FG halts power tariff hike execution

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  •   NERC hangs MYTO’s major review report

The Federal Government has yielded to pressure from the organised private sector (OPS)’s as it halted the implementation of power tariff hike for one year, New Telegraph has learnt. The Nigerian Electricity Regulatory Commission (NERC), this newspaper understands, has, through Multi-Year Tariff Order (MYTO) review, already concluded works on the tariff hike.

This tariff increase would, however, not be implemented until after the next one year when the general elections must have been concluded, a source at the Ministry of Power, Work and Housing told this newspaper.

Rising under the aegis of the Manufacturers Association of Nigeria (MAN) and Network of Electricity Consumers Advocacy of Nigeria (NECAN), the OPS had earlier registered their displeasure when the Federal Government commenced the major review of MYTO process.

A correspondence exchanged between NERC and DISCOs sighted by this newspaper, showed that the Commission had, however, dump the biannual template used in tariff review for a monthly review as earlier demanded by those who, through $2.525 billion investments, bought over the defunct PHCN on Friday, November 1, 2013. “There will not be announcement and implementation of hike in power tariff until after the next 12 months,” the source said.

“Though works have been concluded by NERC on the review, the commission will have to hang the report because its implementation at the time is considered to be a big issue, which could swing directions of votes during the next polls.” This newspaper had earlier reported plans by Presidency to slam an embargo covertly on the implementation. “Now, that has come home to roost.

There will not be tariff hike until the next one year when elections must have been concluded,” he added. “NERC has, through the Minister of Power, Works and Housing, Mr. Babatunde Fashola, briefed the president on the completion of the MYTO review.

However, implementation of the order is not likely until after the general elections,” another industry source said. “The Presidency considers this tariff issue to be one of the major elements that could shift peoples’ decisions before and during the polls, hence, the embargo of the implementation is on the card as we speak.”

The NERC was, however, silent on the issues. Its website contains nothing relating to updates on tariff review while two MYTO contacts – Sharfuddeen Mahmoud and Aisha Mahmud, whose e-mail addresses were given on the website did not respond to mail sent to them as at the time of this report.

The Federal Government had, through the agency, on June 7, given a one-month notice for major stakeholders to feed it with their positions on the plan to change the period of tariff review from every five years to monthly or quarterly “in order to reflect current economic realities.”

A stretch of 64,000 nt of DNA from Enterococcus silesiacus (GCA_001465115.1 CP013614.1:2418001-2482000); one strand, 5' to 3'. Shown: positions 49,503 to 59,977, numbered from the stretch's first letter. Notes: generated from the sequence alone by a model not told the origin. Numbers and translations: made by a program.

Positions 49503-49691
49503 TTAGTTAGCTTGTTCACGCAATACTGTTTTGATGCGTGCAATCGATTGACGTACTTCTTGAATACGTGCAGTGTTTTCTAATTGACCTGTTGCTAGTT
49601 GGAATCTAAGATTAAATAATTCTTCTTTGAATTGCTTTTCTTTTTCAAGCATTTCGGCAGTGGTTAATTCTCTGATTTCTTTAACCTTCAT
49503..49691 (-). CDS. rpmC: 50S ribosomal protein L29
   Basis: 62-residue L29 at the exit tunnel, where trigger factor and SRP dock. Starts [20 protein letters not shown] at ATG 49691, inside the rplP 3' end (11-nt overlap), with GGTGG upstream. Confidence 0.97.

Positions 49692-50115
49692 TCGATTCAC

President of MAN, Dr. Frank Jacobs, said on the side-lines of a stakeholders’ meeting in Lagos, that any move to review the tariff would worsen the woes of Nigeria’s economy, which is already suffering from 95 per cent tariff increase in 13 months.

Speaking through Chairman, Economic policy, MAN, Reginald Odiah, Jacobs told this newspaper that his group, which forms the larger chunk of the Maximum Demand Customers, was contacted by NERC and they completely objected to any review of MYTO.

He said: “What we know, which we want them to know, is that our budget is done yearly and any attempt to change the tariff of electricity to monthly or quarterly period, will affect our budget and worsen the harsh economic situation being faced by our members and the generality of Nigerians.”

MAN, which has membership strength of 3,500, he explained, is yet to recover from the last tariff hike and the planned review would chase out more manufacturers and drastically reduce their number in the country.

Stating that cost of power for manufacturing is exorbitant in Nigeria, the MAN boss said that China spends less than 10 per cent of its production cost on electricity, while its members spend 40 per cent of their production on electricity.

The DISCOs, however, disagreed with MAN and NECAN, insisting that the country deserves “cost reflective tariff,” which is not yet in place, to get the power sector working.

He said: “What we know, which we want them to know, is that our budget is done yearly and any attempt to change the tariff of electricity to monthly or quarterly period, will affect our budget and worsen the harsh economic situation being faced by our members and the generality of Nigerians.”

MAN, which has membership strength of 3,500, he explained, is yet to recover from the last tariff hike and the planned review would chase out more manufacturers and drastically reduce their number in the country.

Stating that cost of power for manufacturing is exorbitant in Nigeria, the MAN boss said that China spends less than 10 per cent of its production cost on electricity, while its members spend 40 per cent of their production on electricity. The DISCOs, however, disagreed with MAN and NECAN, insisting that the country deserves “cost reflective tariff,” which is not yet in place, to get the power sector working.

Adeola Yusuf

 

 

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